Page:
Once you get to the stage where you have several stories out, you’re probably managing all sorts of information via binders, notebooks, spreadsheets, random pieces of paper, etc. The problem is that even when you do your best to keep everything up to date (whether in a spreadsheet or a notebook), taking that data and creating reports about what rights you’ve licensed, what rights are coming back to you, or which stories are performing better, or which series has the most read-through, can take up huge chunks of your time. Time that you’d be better off writing.
Let’s face it, as writers, we wear a lot of hats. And it’s easy to let details slip through the cracks, or not even be aware of which details to track. Even something simple like finding the blurb for ONE short story you wrote five years ago is going to eat into your time unless you have that information at your fingertips.
By giving you a structured system where you can organize everything in one place, Intellectual Property Tracker will free you up to do more of your creative work and spend less time looking for and managing the information associated with it.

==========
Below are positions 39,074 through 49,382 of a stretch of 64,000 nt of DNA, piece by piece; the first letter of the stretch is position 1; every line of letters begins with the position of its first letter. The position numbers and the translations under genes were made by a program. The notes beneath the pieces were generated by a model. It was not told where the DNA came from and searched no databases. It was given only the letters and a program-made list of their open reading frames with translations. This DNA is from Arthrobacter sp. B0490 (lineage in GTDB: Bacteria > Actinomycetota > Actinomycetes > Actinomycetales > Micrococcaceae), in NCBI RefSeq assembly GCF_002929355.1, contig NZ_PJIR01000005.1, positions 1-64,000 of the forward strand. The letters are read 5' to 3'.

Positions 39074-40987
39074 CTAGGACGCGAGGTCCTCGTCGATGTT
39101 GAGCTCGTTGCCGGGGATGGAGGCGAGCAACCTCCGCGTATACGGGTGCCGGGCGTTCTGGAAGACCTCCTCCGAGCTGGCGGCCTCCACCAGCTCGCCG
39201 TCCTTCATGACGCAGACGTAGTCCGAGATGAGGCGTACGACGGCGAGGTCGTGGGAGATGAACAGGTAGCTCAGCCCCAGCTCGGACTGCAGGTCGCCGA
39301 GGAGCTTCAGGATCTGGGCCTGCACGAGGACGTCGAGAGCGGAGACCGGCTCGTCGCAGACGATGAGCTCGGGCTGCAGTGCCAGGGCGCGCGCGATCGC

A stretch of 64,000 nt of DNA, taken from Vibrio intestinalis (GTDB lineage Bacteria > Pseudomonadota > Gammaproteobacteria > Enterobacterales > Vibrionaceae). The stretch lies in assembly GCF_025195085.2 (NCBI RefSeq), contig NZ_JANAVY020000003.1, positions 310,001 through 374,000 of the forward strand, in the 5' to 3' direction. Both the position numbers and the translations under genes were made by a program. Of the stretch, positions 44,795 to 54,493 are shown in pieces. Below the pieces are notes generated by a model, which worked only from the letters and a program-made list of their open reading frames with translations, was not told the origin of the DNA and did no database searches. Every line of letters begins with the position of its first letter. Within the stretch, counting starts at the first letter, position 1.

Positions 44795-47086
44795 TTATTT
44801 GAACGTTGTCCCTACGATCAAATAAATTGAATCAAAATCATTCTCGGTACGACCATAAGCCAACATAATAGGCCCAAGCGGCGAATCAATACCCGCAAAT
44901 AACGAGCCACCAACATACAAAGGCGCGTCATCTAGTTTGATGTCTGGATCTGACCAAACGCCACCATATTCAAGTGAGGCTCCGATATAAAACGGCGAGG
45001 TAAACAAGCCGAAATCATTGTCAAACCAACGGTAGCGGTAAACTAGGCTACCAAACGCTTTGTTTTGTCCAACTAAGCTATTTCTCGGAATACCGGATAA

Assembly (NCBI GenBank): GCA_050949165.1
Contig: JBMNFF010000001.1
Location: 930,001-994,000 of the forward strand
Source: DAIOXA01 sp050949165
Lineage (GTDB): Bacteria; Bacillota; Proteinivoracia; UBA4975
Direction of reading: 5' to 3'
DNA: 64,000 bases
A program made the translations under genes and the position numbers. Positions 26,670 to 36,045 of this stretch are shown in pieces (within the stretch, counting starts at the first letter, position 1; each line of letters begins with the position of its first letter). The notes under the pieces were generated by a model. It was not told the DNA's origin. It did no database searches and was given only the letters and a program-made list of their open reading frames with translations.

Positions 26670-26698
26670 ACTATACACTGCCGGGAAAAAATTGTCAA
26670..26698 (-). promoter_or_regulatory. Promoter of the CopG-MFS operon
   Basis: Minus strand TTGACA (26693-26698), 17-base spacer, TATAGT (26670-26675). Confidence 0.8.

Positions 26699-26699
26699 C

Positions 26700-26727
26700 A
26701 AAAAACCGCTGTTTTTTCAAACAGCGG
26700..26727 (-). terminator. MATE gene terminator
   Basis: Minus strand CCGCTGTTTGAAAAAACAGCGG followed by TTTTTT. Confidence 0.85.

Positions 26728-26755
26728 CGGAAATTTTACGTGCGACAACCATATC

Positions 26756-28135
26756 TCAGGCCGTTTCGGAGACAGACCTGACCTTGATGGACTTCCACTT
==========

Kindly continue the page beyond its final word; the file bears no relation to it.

The Kickstarter has met its funding goal, so what’s the advantage of someone supporting the Kickstarter at this point?
There are three advantages:
- saving money; the pledge levels offer you the plans at a savings.
- Dean Wesley Smith’s Magic Bakery Workshop on copyright and intellectual property is a $150 value on its own; you’re going to learn so many amazing things about copyright and how important it is to manage your rights in this class. Honestly, if you don’t know why stories are intellectual property and the value that intellectual property (IP) has to your success as a writer, you absolutely NEED this class, even if you’ve never published anything or if you’ve just had your first story accepted.